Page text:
The story of women coping with consequences and stigmas of ongoing violence and rape in Democratic Republic of Congo.
Kavumu, Burundi – Inside a wooden, tin-roofed structure in the Kavumu refugee camp in eastern Burundi, 46 couples are waiting to get married. They have all fled their homes in the neighbouring Democratic Republic of Congo.
Some of them are already married but, having lost their wedding certificates when they left their homes, are going through the process again. Others, like Bonnet Mfaume and Zubeda Karinga, are marrying each other for the first time. Zubeda is pregnant with their fifth child and describes her “unusual happiness” about the occasion. It is a cause for celebration at a time when they have had little to feel positive about.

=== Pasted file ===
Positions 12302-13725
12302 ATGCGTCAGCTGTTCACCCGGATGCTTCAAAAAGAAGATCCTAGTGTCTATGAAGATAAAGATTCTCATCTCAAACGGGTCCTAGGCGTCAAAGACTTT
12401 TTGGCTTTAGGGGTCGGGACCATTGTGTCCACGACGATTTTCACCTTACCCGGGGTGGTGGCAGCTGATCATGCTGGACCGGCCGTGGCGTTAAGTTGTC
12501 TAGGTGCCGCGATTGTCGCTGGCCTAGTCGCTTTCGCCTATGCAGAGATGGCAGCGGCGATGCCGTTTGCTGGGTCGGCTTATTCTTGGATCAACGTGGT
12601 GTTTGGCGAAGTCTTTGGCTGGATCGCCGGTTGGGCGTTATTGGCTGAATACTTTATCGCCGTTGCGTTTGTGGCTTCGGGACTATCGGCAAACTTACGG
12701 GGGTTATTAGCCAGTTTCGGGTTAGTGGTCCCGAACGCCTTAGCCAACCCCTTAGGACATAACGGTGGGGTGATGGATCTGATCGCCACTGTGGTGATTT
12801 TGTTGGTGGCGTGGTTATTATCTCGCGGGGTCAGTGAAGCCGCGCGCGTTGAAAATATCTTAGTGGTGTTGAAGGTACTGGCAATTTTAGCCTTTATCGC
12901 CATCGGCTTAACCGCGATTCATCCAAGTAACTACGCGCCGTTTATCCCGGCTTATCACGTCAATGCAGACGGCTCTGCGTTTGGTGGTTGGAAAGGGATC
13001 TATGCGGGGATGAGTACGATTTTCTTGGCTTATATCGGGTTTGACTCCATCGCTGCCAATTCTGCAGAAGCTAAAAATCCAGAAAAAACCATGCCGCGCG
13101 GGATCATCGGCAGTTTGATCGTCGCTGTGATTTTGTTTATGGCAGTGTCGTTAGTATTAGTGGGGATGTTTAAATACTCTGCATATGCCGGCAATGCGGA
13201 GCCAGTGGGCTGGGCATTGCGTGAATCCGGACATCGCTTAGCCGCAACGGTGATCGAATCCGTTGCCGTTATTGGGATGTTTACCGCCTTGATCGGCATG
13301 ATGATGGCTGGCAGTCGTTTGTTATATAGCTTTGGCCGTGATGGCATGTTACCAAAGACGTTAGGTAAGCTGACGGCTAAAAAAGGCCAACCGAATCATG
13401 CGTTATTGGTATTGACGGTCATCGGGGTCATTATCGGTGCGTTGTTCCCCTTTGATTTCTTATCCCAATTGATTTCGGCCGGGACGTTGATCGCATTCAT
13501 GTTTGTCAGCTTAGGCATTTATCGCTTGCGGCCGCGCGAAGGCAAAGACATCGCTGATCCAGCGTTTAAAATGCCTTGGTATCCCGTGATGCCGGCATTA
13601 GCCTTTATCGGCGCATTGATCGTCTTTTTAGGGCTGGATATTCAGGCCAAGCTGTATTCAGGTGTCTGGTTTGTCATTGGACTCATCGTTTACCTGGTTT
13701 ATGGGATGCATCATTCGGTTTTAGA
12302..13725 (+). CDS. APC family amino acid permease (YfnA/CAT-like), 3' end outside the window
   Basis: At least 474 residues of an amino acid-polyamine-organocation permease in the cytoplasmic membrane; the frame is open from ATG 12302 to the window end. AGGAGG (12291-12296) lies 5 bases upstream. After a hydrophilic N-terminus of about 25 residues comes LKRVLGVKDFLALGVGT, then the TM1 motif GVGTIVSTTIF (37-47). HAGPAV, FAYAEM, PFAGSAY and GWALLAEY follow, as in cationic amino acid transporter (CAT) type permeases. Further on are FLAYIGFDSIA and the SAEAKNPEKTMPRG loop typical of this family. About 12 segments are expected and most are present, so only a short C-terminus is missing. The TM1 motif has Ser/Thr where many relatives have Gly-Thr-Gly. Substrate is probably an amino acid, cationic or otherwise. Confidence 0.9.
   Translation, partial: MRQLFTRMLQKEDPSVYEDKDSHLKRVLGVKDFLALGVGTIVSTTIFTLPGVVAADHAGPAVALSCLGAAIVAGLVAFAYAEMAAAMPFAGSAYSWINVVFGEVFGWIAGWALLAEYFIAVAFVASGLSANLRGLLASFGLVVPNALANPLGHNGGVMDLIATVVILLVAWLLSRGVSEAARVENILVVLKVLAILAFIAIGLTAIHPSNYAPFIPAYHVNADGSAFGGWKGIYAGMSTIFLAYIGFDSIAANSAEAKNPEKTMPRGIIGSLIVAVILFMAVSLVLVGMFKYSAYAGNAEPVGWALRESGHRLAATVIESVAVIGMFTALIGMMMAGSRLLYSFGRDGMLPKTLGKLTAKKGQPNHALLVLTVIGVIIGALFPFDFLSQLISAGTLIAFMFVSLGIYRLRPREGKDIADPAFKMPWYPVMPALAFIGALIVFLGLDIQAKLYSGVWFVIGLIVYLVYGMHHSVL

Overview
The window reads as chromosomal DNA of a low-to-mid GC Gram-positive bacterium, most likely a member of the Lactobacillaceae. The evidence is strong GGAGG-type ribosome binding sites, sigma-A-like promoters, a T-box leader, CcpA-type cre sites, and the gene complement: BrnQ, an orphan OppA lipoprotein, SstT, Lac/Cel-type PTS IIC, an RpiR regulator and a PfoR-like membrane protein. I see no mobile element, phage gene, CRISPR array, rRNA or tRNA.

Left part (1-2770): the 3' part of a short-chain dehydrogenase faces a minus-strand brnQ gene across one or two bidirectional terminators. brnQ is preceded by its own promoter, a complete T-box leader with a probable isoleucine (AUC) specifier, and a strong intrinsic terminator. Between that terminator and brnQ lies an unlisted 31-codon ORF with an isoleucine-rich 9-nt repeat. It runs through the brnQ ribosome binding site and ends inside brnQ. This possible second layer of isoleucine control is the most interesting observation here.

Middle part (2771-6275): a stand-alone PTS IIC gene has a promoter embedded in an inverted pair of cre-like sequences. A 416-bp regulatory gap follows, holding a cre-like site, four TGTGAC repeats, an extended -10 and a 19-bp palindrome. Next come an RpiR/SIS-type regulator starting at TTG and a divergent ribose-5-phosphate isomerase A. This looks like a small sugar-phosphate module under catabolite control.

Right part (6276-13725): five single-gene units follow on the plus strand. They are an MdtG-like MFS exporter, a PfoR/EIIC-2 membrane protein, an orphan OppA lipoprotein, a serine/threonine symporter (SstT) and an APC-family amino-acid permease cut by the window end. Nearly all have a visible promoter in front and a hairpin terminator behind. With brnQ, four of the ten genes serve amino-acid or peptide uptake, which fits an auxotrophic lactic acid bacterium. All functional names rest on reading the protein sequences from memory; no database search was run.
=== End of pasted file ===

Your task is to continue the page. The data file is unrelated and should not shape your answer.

But marriage can mean more than that for the refugees. Abel Mbilinyi, the Burundi representative for the UNHCR, explains that marriage offers “protection for women”.
“In a refugee camp, depending on which religion you are having, depending on culture, the protection of a husband is so important,” he continues. “Women who are single are vulnerable. They are vulnerable to being attacked by single men.”
Deo Kasereka and Antoinette Etamboseka are among those waiting to get married. They have been a couple for many years and have five children together.
They fled their home in Goma, in the east of the Democratic Republic of Congo. or DRC, after Deo was accused of giving the M23 rebels medical supplies from the pharmacy he owned. He says men in military uniforms came to his house while he was in hiding.
“Not finding me there, they abused my wife,” he says. “I had a little brother at home to whom they also asked my whereabouts. He replied that he was not aware of where I was and they shot him dead on the spot.”
The couple’s oldest son is 14 years old. He went missing during their flight, and they haven’t seen or heard from him since.